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Publication numberUS8214599 B2
Publication typeGrant
Application numberUS 12/605,119
Publication dateJul 3, 2012
Filing dateOct 23, 2009
Priority dateNov 4, 2008
Also published asUS20100115206
Publication number12605119, 605119, US 8214599 B2, US 8214599B2, US-B2-8214599, US8214599 B2, US8214599B2
InventorsErik de la Iglesia, Som Sikdar
Original AssigneeGridiron Systems, Inc.
Export CitationBiBTeX, EndNote, RefMan
External Links: USPTO, USPTO Assignment, Espacenet
Storage device prefetch system using directed graph clusters
US 8214599 B2
Abstract
A system analyzes access patterns in a storage system. Logic circuitry in the system identifies different address regions of contiguously accessed memory locations. A statistical record identifies a number of storage accesses to the different address regions and a historical record identifies previous address regions accessed prior to the address regions currently being accessed. The logic circuitry is then used to prefetch data from the different address regions according to the statistical record and the historical record.
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Claims(26)
1. A system for analyzing access patterns in a storage system, comprising:
logic circuitry configured to identify different address regions of contiguously accessed memory locations, wherein the different address regions comprise variable length address regions for overlapping memory location accesses;
a statistical record identifying a number of storage accesses to the different address regions; and
a historical record identifying previous address regions accessed prior to address regions currently being accessed;
wherein the logic circuitry is configured to prefetch data from the different address regions according to the statistical record and the historical record.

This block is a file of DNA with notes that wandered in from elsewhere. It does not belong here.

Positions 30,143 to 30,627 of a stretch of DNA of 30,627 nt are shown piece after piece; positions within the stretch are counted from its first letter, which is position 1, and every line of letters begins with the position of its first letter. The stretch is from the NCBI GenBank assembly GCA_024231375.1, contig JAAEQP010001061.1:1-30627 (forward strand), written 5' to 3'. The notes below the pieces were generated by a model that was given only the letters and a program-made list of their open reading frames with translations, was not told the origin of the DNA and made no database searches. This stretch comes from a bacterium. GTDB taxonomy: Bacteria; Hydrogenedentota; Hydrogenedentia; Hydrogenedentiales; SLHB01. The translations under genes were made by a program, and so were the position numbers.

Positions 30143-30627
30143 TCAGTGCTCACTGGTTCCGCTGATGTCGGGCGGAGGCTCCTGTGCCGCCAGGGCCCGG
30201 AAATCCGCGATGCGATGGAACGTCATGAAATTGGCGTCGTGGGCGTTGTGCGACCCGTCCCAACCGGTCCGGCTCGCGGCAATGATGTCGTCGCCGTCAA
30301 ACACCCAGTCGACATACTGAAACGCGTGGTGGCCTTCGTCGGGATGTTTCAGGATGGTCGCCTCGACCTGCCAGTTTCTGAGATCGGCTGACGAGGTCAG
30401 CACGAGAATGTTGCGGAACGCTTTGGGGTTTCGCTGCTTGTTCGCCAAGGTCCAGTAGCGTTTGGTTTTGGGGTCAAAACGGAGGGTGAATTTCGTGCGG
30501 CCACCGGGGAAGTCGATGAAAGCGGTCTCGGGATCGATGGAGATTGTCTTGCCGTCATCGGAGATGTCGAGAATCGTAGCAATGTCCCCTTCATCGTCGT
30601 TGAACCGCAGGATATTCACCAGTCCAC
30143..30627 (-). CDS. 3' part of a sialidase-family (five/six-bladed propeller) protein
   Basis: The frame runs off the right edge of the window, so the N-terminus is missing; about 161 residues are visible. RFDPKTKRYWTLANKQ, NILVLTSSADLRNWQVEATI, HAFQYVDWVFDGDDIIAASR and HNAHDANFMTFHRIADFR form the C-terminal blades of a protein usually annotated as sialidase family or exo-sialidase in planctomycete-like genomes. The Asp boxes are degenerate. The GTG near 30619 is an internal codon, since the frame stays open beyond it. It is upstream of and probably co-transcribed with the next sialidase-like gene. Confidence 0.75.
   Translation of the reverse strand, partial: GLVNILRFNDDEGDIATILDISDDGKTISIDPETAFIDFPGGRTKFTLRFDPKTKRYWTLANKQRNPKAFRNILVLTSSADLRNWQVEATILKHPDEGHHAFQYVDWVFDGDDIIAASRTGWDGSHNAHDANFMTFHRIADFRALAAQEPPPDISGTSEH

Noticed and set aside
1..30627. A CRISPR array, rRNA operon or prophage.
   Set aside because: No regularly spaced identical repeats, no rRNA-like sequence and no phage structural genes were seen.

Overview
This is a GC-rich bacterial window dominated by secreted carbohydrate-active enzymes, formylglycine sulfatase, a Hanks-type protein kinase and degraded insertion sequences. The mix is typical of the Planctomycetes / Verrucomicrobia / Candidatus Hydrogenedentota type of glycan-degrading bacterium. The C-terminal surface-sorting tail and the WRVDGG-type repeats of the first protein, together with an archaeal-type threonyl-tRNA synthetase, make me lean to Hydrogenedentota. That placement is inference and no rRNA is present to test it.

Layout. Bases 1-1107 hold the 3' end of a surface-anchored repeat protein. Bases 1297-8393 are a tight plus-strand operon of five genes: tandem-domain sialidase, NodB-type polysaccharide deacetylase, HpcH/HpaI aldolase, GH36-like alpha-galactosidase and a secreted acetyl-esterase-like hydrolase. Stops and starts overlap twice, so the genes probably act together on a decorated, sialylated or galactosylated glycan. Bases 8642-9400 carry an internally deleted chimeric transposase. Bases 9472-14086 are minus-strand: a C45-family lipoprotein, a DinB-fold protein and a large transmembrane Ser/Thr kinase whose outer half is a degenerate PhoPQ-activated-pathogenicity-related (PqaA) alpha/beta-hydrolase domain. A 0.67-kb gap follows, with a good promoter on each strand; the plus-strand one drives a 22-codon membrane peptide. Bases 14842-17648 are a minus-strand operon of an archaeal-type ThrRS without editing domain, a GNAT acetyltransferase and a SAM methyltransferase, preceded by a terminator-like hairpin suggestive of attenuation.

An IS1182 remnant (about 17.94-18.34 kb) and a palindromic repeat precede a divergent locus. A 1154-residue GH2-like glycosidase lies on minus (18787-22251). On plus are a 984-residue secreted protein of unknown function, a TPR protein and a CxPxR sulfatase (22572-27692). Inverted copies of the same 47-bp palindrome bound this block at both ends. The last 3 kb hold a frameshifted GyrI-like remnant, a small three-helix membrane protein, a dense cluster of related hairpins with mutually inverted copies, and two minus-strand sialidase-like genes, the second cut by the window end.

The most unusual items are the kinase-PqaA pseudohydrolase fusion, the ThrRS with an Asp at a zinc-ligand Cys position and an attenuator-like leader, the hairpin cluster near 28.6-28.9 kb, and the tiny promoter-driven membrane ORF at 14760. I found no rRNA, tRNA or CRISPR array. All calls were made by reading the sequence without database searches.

2. The system of claim 1 wherein the statistical record identifies a total number of read and write storage accesses to each of the different address regions.
3. The system of claim 1 wherein the statistical record includes a total number of storage blocks accessed in each of the different address regions for both read and write storage accesses.
4. A system for analyzing access patterns in a storage system, comprising:
logic circuitry configured to identify different address regions of contiguously accessed memory locations;
a statistical record identifying a number of storage accesses to the different address regions; and
a historical record identifying previous address regions accessed prior to address regions currently being accessed;
wherein the logic circuitry is configured to prefetch data from the different address regions according to the statistical record and the historical record and use storage block addresses and storage block address ranges to identify the different address regions.
5. The system of claim 4 wherein the logic circuitry is configured to group all storage block addresses within a particular one of the storage block address ranges within that particular one of the storage block address ranges.
6. The system of claim 4 wherein the logic circuitry is configured to merge two storage block address ranges into a single one of the storage block address ranges when one of the storage block addresses bridges across the two storage block address ranges.
7. The system of claim 4 wherein the logic circuitry is configured to identify the storage block addresses that overlap a particular one of the storage block address ranges and add non-overlapping portions of the storage block addresses to an address range of the particular one of the storage block address ranges.
8. A system for analyzing access patterns in a storage system, comprising:
logic circuitry configured to identify different address regions of contiguously accessed memory locations;